Torq Software is a small software development company located north of Perth, Western Australia. We focus on developing and maintaining software products rather than adhoc projects and prefer to work closely with business partners on a long term basis. Our Clients are often also our business partners. We have expertise in a variety of technologies and have developed and maintain a number of product and product suites. The following category list provides more information about us as a company, how we develop software and do business.
Our preference is to automate the testing of all software products we develop where practical. This allows regression tests to be performed whenever changes are made to ensure the existing software functionality hasn't been adversely affected. We use Nunit for the test automation of .NET programs and an internally developed test runner for our C/C++ programs.
The following screen shot shows an example software development project in Microsoft's Visual Studio. We us an addin called Resharper to assist in developing C# programs and that includes an inbuilt test runner. This screen shots shows an automated run of all of the automated tests for an example development project. The example shows a successful test run where all of the automated tests passed. If there was a test failure it would appear as a red symbol highlighting a test failure.
We group the automated tests into four categories:
- In Memory Interaction Only
- Interacts with the Local Disk
- Interacts with the Local Network
- Long Running
These categories are typically indicative of how long it takes to run an automated test. The memory interaction test category can be viewed as unit tests and what are run regularly by a developer as they are developing. The other test categories can be viewed as integration tests. Rather than use the unit test/integration test terminology we have chosen to treat all of these as automated tests and put them into categories that are indicative of how long they take to run. Our continuous integration system then runs these automated tests whenever there is a source code changed detected in the revision control system.
We use continuous integration as part of the software development and maintenance workflow. A continuous integration server monitors the revision control database waiting for developers to make changes. As changes are detected, the build server gets a copy of the changes and then automatically builds and tests all of the software products that have been changed. Our build server also automatically builds an installable release of the software products we maintain.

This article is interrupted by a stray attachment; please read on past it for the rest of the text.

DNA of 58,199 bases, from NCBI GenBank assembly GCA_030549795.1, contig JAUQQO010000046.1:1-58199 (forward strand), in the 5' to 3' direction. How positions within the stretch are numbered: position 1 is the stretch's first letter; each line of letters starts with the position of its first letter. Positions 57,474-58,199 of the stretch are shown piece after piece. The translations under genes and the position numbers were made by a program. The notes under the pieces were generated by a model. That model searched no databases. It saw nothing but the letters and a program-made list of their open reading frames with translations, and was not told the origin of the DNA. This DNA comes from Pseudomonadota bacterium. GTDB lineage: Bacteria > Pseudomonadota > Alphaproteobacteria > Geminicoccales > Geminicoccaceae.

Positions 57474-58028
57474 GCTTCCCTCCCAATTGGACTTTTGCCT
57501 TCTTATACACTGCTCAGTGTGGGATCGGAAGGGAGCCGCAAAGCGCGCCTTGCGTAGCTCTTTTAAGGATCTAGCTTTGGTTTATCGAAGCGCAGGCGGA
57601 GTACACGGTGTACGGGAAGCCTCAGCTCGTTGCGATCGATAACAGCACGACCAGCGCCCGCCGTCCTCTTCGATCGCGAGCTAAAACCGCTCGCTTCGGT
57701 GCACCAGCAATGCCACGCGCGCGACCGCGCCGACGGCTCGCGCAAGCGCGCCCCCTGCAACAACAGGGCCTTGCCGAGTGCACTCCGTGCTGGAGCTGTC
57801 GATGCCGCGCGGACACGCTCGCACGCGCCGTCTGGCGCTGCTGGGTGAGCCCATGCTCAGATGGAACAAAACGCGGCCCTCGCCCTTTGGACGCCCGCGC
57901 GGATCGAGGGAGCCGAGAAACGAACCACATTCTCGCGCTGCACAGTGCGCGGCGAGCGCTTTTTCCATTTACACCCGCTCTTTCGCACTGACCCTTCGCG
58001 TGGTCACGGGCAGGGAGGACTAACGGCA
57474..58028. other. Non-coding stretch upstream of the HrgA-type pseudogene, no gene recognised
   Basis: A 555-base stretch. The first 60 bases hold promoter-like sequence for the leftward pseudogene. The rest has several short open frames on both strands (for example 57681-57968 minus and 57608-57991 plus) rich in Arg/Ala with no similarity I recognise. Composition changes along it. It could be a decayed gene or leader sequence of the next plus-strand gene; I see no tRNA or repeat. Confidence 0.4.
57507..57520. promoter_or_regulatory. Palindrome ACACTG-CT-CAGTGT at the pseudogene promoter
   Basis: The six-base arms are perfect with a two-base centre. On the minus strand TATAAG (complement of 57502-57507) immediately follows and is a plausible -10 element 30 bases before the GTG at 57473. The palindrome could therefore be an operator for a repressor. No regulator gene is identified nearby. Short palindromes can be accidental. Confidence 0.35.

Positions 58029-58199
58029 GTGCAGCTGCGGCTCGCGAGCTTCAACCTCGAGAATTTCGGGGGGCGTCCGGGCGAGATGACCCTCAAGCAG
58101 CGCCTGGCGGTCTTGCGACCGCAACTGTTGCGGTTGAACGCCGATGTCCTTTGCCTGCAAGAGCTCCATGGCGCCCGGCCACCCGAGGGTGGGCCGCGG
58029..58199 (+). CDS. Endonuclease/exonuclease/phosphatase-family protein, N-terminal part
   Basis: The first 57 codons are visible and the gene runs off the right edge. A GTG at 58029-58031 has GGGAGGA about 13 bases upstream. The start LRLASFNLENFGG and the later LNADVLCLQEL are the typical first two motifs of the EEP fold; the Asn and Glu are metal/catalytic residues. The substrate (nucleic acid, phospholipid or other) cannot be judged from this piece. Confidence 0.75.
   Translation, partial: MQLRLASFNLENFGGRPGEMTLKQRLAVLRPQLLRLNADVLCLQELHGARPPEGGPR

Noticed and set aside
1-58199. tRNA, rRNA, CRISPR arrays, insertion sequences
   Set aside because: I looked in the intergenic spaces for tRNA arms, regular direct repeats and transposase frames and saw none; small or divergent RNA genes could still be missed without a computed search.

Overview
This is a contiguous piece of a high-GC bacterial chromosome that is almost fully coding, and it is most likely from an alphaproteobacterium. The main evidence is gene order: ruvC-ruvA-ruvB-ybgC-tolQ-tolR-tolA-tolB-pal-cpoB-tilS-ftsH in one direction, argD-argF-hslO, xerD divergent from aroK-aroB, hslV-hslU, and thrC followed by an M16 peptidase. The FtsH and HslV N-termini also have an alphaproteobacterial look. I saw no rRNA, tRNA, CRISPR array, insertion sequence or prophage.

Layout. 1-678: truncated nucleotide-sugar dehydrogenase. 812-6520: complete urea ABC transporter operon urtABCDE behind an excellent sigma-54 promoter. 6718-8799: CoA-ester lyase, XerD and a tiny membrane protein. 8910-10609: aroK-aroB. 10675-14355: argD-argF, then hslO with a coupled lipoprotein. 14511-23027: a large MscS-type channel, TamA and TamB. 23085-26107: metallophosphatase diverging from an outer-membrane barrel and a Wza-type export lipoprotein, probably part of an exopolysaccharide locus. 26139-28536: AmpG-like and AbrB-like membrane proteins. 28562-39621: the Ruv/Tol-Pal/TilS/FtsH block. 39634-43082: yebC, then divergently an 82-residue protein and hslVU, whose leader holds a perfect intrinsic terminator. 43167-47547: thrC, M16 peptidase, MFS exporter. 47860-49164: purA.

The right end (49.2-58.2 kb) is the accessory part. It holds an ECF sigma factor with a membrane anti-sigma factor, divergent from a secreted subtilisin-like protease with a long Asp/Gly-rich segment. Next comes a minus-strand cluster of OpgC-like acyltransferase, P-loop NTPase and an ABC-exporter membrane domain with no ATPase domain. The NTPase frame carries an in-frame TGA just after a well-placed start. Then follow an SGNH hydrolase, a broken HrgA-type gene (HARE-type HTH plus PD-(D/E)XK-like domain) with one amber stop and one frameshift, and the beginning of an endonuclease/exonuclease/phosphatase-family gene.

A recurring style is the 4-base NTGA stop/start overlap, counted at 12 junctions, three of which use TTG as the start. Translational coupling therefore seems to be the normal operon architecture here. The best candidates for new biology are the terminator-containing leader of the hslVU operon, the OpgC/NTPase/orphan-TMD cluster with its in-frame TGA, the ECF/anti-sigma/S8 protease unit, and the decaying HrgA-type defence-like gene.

This provides immediate feedback to the development team as to the health of the development system for the software products we maintain. If a developer makes a change that say works fine in the application they are working but introduces a fault in another application, the team will be informed soon after a check-in occurs.
We use the Cruise Control.NET software made available by the nice people at Thoughtworks on our build server. Each developer runs a small Cruise Control application in their Windows tray that provides notifications of build status changes. In addition there is a web based control panel for viewing the status of the build servers and performing actions such as forcing a build to occur.
Domain Driven Design
Domain Driven Design (also known as DDD) is an approach to the design of software where domain models are used to drive the design process and allow software developers and business experts to communicate more effectively. A dictionary definition of domain is: a realm or range of personal knowledge, responsibility, etc. In the context of DDD a domain is an area of knowledge or expertise that software is being developed to work in. So if you are a business owner that wishes to automate some aspect of your business, the domain is the operation of your business. Put in a different way, the domain in DDD refers to the area of expertise that end users of the software being developed understand and work in.
A domain model is a conceptual model of the area of expertise or organizational system the software is being developed for. For a business owner, this could be a conceptual model of their business or a part of their business operations. It can take the form of a document, a series of diagrams, some scratchings on a whiteboard or a more formal definition in a modeling language such as UML. All people have domain models in their head for a whole bunch of different knowledge areas and expertise.